• the slightly lower income group we spoke to didn’t see any need for antenatal classes whatever the price

Now what do we do with our services as a result of what we’ve heard? That’s the hard bit. It is clear from the #ourNCTstory events so far that there are some areas which many people feel are pretty obvious next steps. Such as moving to one antenatal course and testing out paid-for breastfeeding support alongside the free services we already offer. However, many weeks and months of work lie ahead to figure out how we would actually do this in reality and make a success of it. There are other areas causing more debate – like exactly how to describe and shape our postnatal services and whether they should be pay-as-you-go or booked in a block.

We’ll be collating every single post-it note and feedback comment made at these events during June. We will use these alongside the evidence to identify the service changes with the highest potential to serve parents better and make things easier. In the second half of the year we’ll be exploring what it would take to make a success of these service developments. Proposals will then be discussed with our Board in December. This will ensure that when decisions are made they are based on a good understanding of the time, the people and the resources it would take to put them into action.

I’m about halfway through and I can’t wait to jump on the next train and get on with the second half of the #ourNCTstory events. The conversations I’m having make me really excited about how we can do better for parents and make better use of the amazing skills, expertise and empathy in the NCT movement.

If you’d like to discuss ourNCTservices further please do contact Caroline any time at caroline.star@nct.org.uk or on 020 8752 9190.

Supporting positive feeding experiences for all

Head of Knowledge, Sarah McMullen

How we feed our babies is a very personal decision, dependent on our circumstances, the information and support we receive, the challenges we face, and the social and cultural context in which we live.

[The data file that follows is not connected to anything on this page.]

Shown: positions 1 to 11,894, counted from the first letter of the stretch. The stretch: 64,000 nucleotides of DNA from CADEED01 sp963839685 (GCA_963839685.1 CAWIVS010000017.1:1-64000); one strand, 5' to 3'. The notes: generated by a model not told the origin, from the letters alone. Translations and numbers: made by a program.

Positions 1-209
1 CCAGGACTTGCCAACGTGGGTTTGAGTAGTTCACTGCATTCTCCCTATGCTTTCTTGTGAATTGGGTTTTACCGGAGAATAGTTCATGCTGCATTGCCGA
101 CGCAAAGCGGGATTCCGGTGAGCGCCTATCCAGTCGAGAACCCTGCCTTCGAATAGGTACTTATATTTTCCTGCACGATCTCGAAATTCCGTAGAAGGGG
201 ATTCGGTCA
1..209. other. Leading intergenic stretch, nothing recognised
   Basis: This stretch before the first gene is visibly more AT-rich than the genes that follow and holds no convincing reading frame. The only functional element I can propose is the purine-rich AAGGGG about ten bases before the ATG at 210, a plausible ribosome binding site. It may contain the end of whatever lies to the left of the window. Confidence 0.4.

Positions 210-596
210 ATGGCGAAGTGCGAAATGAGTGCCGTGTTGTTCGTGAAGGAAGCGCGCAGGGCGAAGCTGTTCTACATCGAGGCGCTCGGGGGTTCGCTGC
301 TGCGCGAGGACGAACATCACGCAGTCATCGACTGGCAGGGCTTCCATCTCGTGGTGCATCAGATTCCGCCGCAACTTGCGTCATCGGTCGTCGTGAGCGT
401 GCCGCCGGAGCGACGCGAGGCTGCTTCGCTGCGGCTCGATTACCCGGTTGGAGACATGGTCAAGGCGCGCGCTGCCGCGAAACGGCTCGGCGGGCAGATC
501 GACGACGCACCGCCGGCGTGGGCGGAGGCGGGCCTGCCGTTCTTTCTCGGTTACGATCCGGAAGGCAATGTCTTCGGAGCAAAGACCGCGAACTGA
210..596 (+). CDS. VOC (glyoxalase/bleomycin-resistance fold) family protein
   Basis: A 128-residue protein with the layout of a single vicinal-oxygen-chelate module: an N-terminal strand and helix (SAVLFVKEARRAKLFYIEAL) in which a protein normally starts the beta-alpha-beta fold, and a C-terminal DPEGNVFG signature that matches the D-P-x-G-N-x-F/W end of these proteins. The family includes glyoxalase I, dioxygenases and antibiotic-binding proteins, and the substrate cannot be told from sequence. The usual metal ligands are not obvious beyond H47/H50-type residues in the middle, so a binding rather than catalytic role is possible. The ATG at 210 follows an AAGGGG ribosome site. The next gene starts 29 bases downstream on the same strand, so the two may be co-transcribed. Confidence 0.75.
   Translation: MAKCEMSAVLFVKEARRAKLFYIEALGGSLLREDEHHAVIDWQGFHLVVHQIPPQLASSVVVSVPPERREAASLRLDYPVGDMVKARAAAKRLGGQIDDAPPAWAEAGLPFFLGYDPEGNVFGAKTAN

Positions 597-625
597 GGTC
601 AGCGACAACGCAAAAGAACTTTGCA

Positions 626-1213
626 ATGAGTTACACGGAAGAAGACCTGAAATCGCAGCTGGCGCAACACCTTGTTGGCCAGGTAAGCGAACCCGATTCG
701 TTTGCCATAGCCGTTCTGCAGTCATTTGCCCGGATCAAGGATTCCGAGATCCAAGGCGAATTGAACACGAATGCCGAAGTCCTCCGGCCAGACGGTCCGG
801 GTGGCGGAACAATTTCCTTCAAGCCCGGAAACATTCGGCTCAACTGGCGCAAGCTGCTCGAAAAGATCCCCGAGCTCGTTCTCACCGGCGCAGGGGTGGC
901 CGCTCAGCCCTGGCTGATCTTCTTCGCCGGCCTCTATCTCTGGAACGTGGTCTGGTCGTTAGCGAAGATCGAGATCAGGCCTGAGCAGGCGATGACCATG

To support these decisions, the NCT services we provide for expectant and new parents, including our infant feeding support, are built around a parent-centred approach. This means understanding and respecting each parent’s unique circumstances, and supporting them to make the decisions that are right for them.

Yet very often, right across society, mothers don’t feel prepared or supported to feed their babies the way they want to. They face judgement or feel guilty about their feeding experiences and the decisions they make. This can affect any mother, however she feeds her baby, and has a very real impact on emotional wellbeing at a challenging and vulnerable time.

We want this to change.

Our mission is to help parents have the best possible experience of pregnancy, birth and early parenthood. This means we are committed to informing and supporting mothers’ decisions, whatever that decision is.

  • We want all parents to feel prepared and confident as they welcome their baby into the world.
  • We want parents to know where to go for trusted support, and to be able to access that support, whoever they are and wherever they live.
  • We want them to feel respected in the decisions that they make, and supported to feed their babies the way they want to.

By providing trusted and personalised support, alongside evidence-based information on a range of feeding topics, we have a unique opportunity to help make these ambitions a reality.

What challenges do parents face?

We are particularly concerned about three ongoing challenges to positive feeding experiences: